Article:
Walker, Adam (DNB00)
WALKER, ADAM (1731?–1821), author and inventor, born at Patterdale in Westmoreland in 1730 or 1731, was the son of a woollen manufacturer. He was taken from school almost before he could read, but supplied lack of instruction by unremitting study. He borrowed books, built for himself a hut in a secluded spot, and occupied his leisure in constructing models of neighbouring corn mills, paper mills, and fulling mills. His reputation as a student at the age of fifteen procured him the post of usher at Ledsham school in the West Riding of Yorkshire. Three years later he was appointed writing-master and accountant at the free school at Macclesfield, where he studied mathematics. He also made some ventures in trade which were unsuccessful, and lectured on astronomy at Manchester. The success of his lectures encouraged him, after four years at Macclesfield, to set up a seminary at Manchester on his own account. This, however, he gave up a little later for the purpose of travelling as a lecturer in natural philosophy, and, after visiting most of the great towns in Great Britain and Ireland, he met Joseph Priestley [q. v.], who induced him to lecture in the Haymarket in 1778. Meeting with success, he took a house in George Street, Hanover Square, and read lectures every winter to numerous audiences. He was engaged as lecturer by the provost of Eton College, Edward Barnard, whose example was followed by the heads of Westminster, Winchester, and other public schools.
Walker amused his leisure by perfecting various mechanical inventions. Among others he devised engines for raising water, carriages to go by wind and steam, a road mill, a machine for watering land, and a dibbling plough. He also planned the rotatory lights on the Scilly Isles, erected on St. Agnes' Island in 1790 under his personal superintendence. On 29 July 1772 he took out a patent (No. 1020) for an improved harpsichord, called the ‘Cœlestina,’ which was capable of producing continuous tones. On 21 Feb. 1786, by another patent (No. 1533), he introduced a method of thermo-ventilation, on lines formerly proposed by Samuel Sutton, on 16 March 1744 (patent No. 602), with whose ideas, however, Walker was unacquainted. He proposed to ventilate as well as heat a house without expense by means of a kitchen fire. His method, though economically fallacious, was not without ingenuity.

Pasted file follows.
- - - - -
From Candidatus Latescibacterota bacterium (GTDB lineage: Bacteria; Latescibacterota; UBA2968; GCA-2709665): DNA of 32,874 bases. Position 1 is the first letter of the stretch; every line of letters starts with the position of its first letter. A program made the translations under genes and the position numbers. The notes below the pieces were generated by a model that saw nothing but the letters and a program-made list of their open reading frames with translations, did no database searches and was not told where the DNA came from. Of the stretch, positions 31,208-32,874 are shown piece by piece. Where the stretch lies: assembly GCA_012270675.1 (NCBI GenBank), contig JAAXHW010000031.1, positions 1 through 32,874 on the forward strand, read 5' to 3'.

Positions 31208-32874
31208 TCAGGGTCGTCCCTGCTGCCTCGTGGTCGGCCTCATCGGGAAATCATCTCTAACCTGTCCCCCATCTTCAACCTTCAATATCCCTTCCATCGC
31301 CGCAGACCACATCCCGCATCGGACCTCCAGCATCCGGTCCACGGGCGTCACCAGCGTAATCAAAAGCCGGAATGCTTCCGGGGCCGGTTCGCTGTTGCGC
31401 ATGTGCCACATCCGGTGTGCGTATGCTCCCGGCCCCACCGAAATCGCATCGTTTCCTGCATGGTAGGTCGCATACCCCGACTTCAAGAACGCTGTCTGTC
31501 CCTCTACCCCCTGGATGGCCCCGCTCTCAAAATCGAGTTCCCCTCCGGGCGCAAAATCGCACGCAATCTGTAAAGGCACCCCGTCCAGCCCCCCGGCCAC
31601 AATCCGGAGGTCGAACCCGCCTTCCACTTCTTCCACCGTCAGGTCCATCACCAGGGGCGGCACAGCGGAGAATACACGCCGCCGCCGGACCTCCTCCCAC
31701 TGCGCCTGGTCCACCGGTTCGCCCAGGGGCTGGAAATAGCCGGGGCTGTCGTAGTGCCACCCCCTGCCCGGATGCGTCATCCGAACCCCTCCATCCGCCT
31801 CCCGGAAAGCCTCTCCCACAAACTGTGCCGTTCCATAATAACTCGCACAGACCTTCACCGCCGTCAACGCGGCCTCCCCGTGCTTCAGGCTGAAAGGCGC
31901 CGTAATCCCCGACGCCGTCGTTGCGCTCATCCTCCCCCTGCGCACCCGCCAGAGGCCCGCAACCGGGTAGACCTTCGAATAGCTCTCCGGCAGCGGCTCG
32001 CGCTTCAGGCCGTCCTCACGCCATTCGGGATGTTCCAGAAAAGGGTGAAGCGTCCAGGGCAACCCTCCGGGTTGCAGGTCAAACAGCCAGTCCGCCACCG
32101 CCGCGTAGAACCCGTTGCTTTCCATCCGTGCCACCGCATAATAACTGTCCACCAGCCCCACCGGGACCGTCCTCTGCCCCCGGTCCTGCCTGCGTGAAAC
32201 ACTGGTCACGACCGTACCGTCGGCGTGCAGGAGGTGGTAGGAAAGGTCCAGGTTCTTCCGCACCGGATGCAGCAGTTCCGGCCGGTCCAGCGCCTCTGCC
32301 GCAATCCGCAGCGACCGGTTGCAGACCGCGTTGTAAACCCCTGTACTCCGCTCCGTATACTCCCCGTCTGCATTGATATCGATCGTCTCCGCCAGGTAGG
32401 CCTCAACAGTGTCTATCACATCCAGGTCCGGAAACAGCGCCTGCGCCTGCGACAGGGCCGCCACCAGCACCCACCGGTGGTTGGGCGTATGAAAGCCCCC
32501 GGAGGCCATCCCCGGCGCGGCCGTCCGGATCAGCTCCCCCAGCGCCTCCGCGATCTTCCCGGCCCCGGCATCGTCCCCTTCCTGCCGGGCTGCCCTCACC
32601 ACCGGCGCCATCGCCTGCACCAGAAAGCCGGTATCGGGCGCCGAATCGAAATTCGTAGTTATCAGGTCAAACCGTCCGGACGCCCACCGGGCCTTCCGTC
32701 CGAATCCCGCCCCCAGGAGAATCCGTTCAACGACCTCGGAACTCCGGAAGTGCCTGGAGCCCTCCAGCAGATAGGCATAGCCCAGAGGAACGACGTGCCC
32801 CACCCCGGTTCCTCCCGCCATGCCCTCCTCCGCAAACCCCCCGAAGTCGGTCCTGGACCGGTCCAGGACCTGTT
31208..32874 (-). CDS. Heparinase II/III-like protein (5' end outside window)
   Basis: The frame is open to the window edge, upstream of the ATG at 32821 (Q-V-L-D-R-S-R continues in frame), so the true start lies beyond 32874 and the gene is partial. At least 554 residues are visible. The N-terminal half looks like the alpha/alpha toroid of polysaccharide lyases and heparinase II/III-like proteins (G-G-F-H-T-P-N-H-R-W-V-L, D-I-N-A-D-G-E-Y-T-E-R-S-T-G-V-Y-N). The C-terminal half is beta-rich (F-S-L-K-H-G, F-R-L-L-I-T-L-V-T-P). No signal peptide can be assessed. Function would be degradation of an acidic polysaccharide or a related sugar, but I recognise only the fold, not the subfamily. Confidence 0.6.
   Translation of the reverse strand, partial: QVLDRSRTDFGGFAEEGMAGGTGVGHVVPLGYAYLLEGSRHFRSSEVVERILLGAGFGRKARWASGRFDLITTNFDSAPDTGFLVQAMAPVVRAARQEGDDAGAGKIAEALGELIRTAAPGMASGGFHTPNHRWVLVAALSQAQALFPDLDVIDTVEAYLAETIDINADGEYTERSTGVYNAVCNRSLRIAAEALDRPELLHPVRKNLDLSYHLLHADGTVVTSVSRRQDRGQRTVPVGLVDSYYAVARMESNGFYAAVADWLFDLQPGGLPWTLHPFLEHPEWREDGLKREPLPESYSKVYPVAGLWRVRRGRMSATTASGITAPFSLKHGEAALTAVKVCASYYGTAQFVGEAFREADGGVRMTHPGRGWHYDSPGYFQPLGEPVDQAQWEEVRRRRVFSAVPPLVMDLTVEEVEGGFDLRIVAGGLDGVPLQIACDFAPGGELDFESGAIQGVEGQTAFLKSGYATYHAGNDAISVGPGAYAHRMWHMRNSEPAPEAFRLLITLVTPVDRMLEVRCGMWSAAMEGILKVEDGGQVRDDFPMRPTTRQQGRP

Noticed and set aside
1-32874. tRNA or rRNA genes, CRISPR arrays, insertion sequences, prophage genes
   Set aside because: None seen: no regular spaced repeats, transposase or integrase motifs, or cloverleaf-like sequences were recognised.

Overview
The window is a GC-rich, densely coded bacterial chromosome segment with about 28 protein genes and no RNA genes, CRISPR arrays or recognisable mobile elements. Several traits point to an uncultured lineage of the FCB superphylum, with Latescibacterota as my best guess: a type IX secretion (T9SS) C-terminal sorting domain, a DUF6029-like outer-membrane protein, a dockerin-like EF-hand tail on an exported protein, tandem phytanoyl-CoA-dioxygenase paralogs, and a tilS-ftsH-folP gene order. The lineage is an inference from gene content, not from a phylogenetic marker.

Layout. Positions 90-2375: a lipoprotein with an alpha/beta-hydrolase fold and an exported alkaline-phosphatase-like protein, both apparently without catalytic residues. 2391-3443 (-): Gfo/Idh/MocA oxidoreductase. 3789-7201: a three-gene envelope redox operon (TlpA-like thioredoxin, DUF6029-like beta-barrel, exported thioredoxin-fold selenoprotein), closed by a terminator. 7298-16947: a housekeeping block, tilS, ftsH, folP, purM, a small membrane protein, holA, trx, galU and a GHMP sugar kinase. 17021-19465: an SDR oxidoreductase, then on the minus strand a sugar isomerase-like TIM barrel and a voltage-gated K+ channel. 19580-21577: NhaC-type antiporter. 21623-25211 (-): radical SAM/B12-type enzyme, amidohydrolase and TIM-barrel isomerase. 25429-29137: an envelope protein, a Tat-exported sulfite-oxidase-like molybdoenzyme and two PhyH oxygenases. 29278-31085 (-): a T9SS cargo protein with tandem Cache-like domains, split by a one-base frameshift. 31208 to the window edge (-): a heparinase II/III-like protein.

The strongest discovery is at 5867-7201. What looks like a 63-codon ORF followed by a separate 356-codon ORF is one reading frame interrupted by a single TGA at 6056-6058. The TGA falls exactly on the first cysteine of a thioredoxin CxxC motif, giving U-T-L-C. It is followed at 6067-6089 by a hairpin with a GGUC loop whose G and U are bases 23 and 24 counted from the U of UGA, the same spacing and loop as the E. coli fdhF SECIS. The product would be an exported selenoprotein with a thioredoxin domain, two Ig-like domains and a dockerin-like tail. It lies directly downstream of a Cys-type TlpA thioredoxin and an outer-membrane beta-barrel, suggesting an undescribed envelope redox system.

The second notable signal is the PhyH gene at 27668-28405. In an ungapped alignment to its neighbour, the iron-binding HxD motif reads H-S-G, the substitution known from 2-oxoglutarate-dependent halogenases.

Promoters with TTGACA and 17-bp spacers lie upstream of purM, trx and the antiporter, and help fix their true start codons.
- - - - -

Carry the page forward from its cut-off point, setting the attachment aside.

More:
Walker also constructed an ‘eidouranion,’ or transparent orrery, which he used to illustrate his astronomical lectures. These were published in pamphlet form, under the title ‘An Epitome of Astronomy,’ and reached a twenty-sixth edition in 1817. Walker died at Richmond in Surrey on 11 Feb. 1821. A medallion portrait by James Tassie is in the National Portrait Gallery, Edinburgh.
His chief works were: 1. ‘Analysis of Course of Lectures on Natural and Experimental Philosophy,’ 2nd edit. [Manchester, 1771?], 8vo; 12th edit. London, 1802, 8vo. 2. ‘A Philosophical Estimate of the Causes, Effect, and Cure of Unwholesome Air in large Cities’ [London], 1777, 8vo. 3. ‘Ideas suggested on the spot in a late Excursion through Flanders, Germany, France, and Italy,’ London, 1790, 8vo. 4. ‘Remarks made in a Tour from London to the Lakes of Westmoreland and Cumberland,’ London, 1792, 8vo. 5. ‘A System of Familiar Philosophy,’ London, 1799, 8vo; new edit. London, 1802, 2 vols. 4to. He was the author of several articles in the ‘Philosophical Magazine’ and in Young's ‘Annals of Agriculture.’
Walker had three sons—William; Adam John, rector of Bedston in Shropshire; and Deane Franklin—and one daughter, Eliza (d. 1856), who was married to Benjamin Gibson of Gosport, Hampshire.
His eldest son, William Walker (1767?–1816), born in 1766 or 1767, assisted his father in his astronomical lectures, and died before him, on 14 March 1816, at the manor-house, Hayes, Middlesex, leaving a widow and children (Gent. Mag. 1816, i. 374).
His youngest son, Deane Franklin Walker (1778–1865), born at York on 24 March 1778, after the death of his brother William continued his father's lectures at Eton, Harrow, and Rugby, as well as his popular discourses in London. He died in Upper Tooting, Surrey, on 10 May 1865. By his wife, the daughter of Thomas Normansell, he left three daughters (ib. 1865, ii. 113).[Gent. Mag. 1821, i. 182; Allibone's Dict. of Engl. Lit.; Woodley's View of the Scilly Isles, 1822, p. 319; Bernan's Hist. and Art of Warming and Ventilating, 1845, ii. 14–16.]